27 April 2011 16:33 [Source: ICIS news]
LONDON (ICIS)--Caustic soda demand in Nigeria has plummeted because of civil unrest in the northern part of the country, sources said on Wednesday.
Inactivity in Nigeria has prevented spot price increases across western Africa, despite global supply shortages. Nigeria is the dominant caustic soda player in western Africa, which is a net importer.
Solid spot prices have been stable at $600-670/tonne (€408-456/tonne) CFR (cost and freight) Nigeria since 31 March.
Violent clashes broke out in northern Nigeria following the 16 April presidential election. Nigerian President Goodluck Jonathan has said that he will impose a state of emergency in the northern states of Kaduna and Bauchi if statewide elections cannot be held there this week.
Nigerian buyers are holding off purchases until the political situation stabilises, and the resultant drop in consumption has counterbalanced the fall in import volumes.
“There’s not much activity because of the election unrest, everything is disrupted,” a local buyer said.
Supply shortages in Asia and Europe, which are western Africa’s major trading partners, have limited imports.
There have been severe caustic soda shortages across Asia following the 11 March earthquake in Japan. Around 2m tonnes of caustic soda per year are exported from Japan, which is a major supplier for Asia, Australia, and the US.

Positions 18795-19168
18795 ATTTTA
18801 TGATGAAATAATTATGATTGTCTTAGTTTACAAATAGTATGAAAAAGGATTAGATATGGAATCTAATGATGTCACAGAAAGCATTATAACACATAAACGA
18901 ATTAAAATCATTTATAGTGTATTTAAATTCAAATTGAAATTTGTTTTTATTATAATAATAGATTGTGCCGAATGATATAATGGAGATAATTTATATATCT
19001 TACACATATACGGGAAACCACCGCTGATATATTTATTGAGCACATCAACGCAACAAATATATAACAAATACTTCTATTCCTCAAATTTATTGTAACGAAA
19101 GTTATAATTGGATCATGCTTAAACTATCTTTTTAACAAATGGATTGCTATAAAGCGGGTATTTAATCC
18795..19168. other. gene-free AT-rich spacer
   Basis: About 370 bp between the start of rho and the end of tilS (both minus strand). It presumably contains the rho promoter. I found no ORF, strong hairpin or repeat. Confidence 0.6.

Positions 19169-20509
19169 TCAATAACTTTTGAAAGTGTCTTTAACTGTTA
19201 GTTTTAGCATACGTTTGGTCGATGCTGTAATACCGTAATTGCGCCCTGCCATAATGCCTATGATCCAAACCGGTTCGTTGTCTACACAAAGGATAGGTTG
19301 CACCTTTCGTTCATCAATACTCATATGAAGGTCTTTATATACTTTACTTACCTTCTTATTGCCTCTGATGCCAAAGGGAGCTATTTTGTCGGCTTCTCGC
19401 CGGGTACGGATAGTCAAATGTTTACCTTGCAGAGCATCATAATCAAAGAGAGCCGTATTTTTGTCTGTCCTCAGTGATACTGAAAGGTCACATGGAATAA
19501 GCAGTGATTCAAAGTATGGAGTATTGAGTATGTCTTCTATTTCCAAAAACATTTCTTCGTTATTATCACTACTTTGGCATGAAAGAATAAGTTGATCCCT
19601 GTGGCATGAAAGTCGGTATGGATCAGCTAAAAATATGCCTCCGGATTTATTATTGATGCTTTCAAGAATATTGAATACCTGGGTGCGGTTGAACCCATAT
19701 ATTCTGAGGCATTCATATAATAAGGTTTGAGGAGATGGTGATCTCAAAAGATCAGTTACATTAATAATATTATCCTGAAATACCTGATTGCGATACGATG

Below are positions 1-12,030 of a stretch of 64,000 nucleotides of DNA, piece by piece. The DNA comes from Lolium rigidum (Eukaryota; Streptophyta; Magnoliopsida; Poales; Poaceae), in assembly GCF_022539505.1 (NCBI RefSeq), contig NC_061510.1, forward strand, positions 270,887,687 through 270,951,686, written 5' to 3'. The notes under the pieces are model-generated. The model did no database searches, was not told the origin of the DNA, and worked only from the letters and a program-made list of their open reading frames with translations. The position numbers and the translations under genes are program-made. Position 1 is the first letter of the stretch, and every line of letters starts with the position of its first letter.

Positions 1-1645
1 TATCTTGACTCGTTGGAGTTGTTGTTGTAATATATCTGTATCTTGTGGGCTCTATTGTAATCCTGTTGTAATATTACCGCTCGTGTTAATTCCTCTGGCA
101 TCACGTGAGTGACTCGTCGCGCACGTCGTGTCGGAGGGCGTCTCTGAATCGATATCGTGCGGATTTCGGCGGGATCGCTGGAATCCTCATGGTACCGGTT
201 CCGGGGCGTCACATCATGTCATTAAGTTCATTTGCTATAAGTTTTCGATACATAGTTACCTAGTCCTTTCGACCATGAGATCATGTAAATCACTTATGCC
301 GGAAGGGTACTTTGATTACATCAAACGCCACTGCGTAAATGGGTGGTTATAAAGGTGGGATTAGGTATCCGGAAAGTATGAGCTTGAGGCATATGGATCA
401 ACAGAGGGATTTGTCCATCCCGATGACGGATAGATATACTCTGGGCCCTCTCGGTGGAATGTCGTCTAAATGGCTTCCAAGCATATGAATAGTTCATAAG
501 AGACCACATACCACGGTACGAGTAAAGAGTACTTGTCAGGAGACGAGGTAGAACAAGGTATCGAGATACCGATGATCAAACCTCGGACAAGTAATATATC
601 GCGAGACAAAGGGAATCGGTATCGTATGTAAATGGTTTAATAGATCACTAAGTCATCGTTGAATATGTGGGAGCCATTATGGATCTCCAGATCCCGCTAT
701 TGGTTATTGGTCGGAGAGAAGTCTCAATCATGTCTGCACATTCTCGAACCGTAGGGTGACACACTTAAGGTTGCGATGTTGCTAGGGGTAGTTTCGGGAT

Coupled with this, Japan manufacturers an estimated 80,000 tonnes/year of alumina for export. The shortfalls are in part being met by production in the rest of Asia, meaning that caustic soda is being fully utilised domestically and is not available for export to Africa.
Asian liquid spot caustic has increased by almost 50% since the begining of 2011. Chinese solid caustic soda prices have increased by 14% in the past month. Both of these increases are the result of tight supply.
A heavy second-quarter maintenance schedule in Europe means that many producers in the region are stockpiling material ahead of turnarounds, limiting export availability.
“There are some [supply] problems in Europe, so we’re concentrating all sales in Europe and not exporting. Europe is very tight,” a producer said.
($1 = €0.68)
Additional reporting by Feliana Widjaja
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